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Wal-Mart eyes Brooklyn site, again - Sale of Albee Square Mall sparks new round of questions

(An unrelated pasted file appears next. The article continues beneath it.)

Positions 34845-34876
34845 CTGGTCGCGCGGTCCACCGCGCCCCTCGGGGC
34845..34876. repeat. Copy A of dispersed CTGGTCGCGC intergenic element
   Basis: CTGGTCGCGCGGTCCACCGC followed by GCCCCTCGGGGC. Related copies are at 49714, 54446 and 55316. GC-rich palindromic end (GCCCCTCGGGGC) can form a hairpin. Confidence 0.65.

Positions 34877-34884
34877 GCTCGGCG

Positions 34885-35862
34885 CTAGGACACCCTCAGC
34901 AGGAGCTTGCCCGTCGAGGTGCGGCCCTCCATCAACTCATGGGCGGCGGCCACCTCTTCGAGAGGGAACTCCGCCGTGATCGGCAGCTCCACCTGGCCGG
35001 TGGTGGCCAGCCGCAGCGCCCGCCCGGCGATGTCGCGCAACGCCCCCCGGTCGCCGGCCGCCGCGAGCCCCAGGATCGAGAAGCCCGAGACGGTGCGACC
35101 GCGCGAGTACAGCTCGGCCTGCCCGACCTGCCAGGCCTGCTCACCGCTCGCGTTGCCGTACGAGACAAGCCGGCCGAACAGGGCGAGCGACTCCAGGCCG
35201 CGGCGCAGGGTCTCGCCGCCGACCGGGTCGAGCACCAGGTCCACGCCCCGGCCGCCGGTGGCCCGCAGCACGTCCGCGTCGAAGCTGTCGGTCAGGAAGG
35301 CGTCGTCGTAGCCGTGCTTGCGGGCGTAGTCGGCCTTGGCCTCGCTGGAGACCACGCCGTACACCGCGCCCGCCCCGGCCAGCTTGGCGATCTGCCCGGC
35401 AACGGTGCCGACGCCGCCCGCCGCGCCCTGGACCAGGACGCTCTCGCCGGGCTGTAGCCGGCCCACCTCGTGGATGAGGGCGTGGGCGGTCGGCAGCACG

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Look out, Target. Rumors are again circulating that Wal-Mart is looking at the Albee Square Mall site to anchor Fulton Street. The rumors come as the Albee Square Mall is in the process of being sold for a mixed-use residential, commercial and retail development. The property is divided into two parts. The retail Gallery is part of the Fulton Street Mall where Dekalb Avenue and Fulton Street intersect, and the property extends as a parking lot at Willoughby Street just off Flatbush Avenue. “The negotiations are not yet complete, but we’re confident the mixed-use development will serve as a tremendous boost to Downtown Brooklyn,” said the city’s Economic Development Corporation (EDC) spokesperson Andrew Brent. The city owns the land beneath the site and developer Joe Sitt of Thor Equities bought the lease for the development above the land in 2001 for a reported $25 million. Sources confirmed the deal is between Sitt and a partnership between PA Associates/Acadia Realty Trust and Avalon Properties. Thor Equities spokesperson Lee Silberstein declined comment on the pending transaction. However, Sitt bristled at the notion he is “flipping” the site for a major profit as reported in the New York Sun. “I’m not saying we have a deal with anybody yet, but we bought that asset five, six years ago. We did what we said we were going to do. We redeveloped it. Brought in some great tenants and upgraded the mall. Everyone in the neighborhood has been happy. We’ve gotten good reviews,” said Sitt. “In real estate technology that’s what we do for a living. We buy, we fix, we build and eventually we have to sell so we can return the profits to our investors,” he added. According to the Sun story, the new development would contain more than 800 apartments, 20 percent of which would be for “affordable housing,” along with about 100,000 square feet of office space, and 500,000 square feet of retail space designed for an anchor tenant. However, Brent said the exact make-up is still being worked out. It will include some affordable housing as a component, he said. The deal comes about two years after the city rezoned downtown Brooklyn, anticipating it could become an even bigger commercial hub. However, with the market constantly fluctuating there have not yet been the inquiries the city had hoped for in regard to commercial activity. Thus the city is adjusting to the market, according to Brent. “What we’re seeing is the natural growth of a bustling, mixed-use area where a variety of office tenants amid residences and new retail amenities may be more attractive than block-sized office towers with single corporations,” he said. Wal-Mart’s entrance comes into the picture be-cause it would include a large as-of-right space with ample parking. Brent said the city has not had any talks with Wal-Mart concerning the deal. But one source very familiar with the Downtown Brooklyn retail environment said there is still a huge demand for retail in the area. “If you did the demographics for the northern half of Brooklyn you’ll see a reservoir for disposable income for retail even with the Target here,” said the source. Wal-Mart senior manager for community affairs Philip Serghini said it is the company’s policy to not comment on speculation regarding any sites until a formal agreement is in place. “We remain very interested in entering the New York City market and are actively reviewing potential sites in all five boroughs,” said Serghini. “Recent surveys show that a majority of New Yorkers want a Wal-Mart in their community,” he said. But Pete Sikora of the organization Wal-Mart No Way said if the company thinks it will come to the site, “they’ll have one heck of a fight on their hands.” “That [Wal-Mart coming] would be a disaster for Downtown Brooklyn,” said Sikora, who lives in Park Slope. Sikora said while Brooklyn is rapidly developing it needs good jobs that include union wages and solid health insurance for workers.

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